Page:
Greenpeace Senior Legislative Representative
Congressional leaders failed to reach an agreement to fund the federal government late last night in a White House meeting with President Obama, increasing the possibility of a government shutdown. Emerging from the 90-minute meeting just before midnight with House Speaker John Boehner (R-OH) and Senate Majority Leader Harry Reid (D-NV), Obama said that while no final deal had been reached, both sides narrowed the differences between their positions. He added, “I remain confident that if we’re serious about getting something done, we should be able to complete a deal and get it passed and avert a shutdown.” But it’s unclear how serious all parties have been in these negotiations. Funding for the government runs out at midnight tomorrow, and Republicans have thus far been unwilling to make any meaningful concessions, setting up the possibility of the first shutdown in 15 years. In fact, many analysts believe that a shutdown is already inevitable, as a deal had to be reached Tuesday night in order to allow enough time for the bill to work its way through the House and Senate and be signed by the president.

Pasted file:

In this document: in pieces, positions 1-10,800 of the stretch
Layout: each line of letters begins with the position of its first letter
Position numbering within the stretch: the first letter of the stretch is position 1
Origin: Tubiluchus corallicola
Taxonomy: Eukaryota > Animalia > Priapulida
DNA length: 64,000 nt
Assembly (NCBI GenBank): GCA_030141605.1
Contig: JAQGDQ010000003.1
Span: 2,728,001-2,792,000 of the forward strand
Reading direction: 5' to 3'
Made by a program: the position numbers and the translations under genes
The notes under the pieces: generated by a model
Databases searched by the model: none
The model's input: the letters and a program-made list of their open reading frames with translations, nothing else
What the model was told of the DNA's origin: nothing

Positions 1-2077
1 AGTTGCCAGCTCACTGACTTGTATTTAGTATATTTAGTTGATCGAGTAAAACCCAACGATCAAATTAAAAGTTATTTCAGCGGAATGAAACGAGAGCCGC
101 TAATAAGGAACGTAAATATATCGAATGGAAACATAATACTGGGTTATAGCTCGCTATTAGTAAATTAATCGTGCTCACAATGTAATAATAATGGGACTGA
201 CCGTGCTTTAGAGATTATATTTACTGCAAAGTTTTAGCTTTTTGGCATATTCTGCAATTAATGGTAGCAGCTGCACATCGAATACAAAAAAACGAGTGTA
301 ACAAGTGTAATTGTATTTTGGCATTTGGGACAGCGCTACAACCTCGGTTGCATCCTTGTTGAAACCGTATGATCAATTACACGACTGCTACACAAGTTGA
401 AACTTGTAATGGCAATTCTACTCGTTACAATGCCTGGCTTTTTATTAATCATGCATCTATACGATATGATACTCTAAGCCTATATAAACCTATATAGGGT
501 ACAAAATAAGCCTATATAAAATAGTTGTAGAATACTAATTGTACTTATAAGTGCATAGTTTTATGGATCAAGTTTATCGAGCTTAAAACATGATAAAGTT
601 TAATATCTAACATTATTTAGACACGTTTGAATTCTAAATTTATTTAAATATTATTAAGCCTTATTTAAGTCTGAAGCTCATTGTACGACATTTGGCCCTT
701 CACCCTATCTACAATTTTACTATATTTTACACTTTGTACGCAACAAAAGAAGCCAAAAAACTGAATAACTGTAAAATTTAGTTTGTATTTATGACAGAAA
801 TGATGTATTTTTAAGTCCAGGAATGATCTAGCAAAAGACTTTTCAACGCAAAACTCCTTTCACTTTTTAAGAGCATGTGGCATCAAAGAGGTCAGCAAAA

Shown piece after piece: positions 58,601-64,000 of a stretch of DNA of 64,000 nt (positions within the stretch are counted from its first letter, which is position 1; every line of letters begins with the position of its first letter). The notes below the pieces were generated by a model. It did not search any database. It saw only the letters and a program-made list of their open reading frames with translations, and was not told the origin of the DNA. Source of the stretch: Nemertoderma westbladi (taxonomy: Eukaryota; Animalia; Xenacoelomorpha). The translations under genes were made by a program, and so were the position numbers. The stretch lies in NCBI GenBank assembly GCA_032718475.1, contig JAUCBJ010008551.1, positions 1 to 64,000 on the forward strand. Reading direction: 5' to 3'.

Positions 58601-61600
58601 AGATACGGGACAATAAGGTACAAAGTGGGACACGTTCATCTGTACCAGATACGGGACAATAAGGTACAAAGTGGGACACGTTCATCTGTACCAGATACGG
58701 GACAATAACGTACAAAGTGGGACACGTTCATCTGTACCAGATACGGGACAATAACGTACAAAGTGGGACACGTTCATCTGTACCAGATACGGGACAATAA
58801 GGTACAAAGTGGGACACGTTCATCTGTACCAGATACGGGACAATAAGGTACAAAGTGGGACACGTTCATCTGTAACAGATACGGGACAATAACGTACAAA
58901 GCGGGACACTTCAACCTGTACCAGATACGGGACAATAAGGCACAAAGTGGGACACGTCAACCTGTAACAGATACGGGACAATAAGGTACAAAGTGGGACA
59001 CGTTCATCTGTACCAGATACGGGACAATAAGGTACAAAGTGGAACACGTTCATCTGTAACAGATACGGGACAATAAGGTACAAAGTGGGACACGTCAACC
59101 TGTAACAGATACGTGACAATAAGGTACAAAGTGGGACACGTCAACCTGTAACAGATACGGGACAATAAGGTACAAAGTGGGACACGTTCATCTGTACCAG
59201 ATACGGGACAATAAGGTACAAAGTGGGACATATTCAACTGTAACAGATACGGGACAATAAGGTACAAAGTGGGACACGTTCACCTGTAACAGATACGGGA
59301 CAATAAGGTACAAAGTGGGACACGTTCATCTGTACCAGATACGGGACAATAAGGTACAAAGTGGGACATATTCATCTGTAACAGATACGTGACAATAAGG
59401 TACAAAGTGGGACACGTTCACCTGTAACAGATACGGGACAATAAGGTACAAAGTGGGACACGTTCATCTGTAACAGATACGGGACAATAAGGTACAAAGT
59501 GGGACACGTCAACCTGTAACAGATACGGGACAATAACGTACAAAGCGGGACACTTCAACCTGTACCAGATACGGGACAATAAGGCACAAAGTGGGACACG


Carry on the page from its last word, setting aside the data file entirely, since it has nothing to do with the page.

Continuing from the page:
MOVING THE GOAL POSTS: Congressional leaders have been negotiating over funding the government for months, but while Democrats have repeatedly ceded ground, Republicans have so far refused to budge. Last week, Senate Democrats and the White House agreed to a compromise that would cut $33 billion below current levels. Obama has consistently said that he’s willing to meet the GOP halfway, but with the $33 billion figures, Democrats went more than half the way to the GOP bill to fund the government for the rest of the year. In fact, the figure goes even further than the GOP’s original version of the funding bill, which would have cut only $32 billion. GOP leaders quickly withdrew that proposal after it was introduced in February under intense pressure from Tea Party activists and conservative Republicans in Congress. Their newer proposal would cut $61 billion. Noting that Democrats had already agreed to “the Republicans’ original proposal,” Reid said last night, “I guess they were for it before they were against it. But now they’re moving the goal post again .” Meanwhile, Republicans are insisting on using this crisis to advance their unrelated political agenda by demanding that any funding bill include “policy riders” to prohibit funding for abortion and family planning, the EPA’s enforcement of climate change rules, and the implementation of the Affordable Care Act. These issues are irrelevant to funding the government and simply complicate negotiations while increasing the likelihood of an impasse, and thus a shutdown. As Obama said Tuesday, “What we can’t be doing is using last year’s budget process to have arguments about abortion, to have arguments about the Environmental Protection Agency, to try to use this budget negotiation as a vehicle for every ideological or political difference between the two parties.”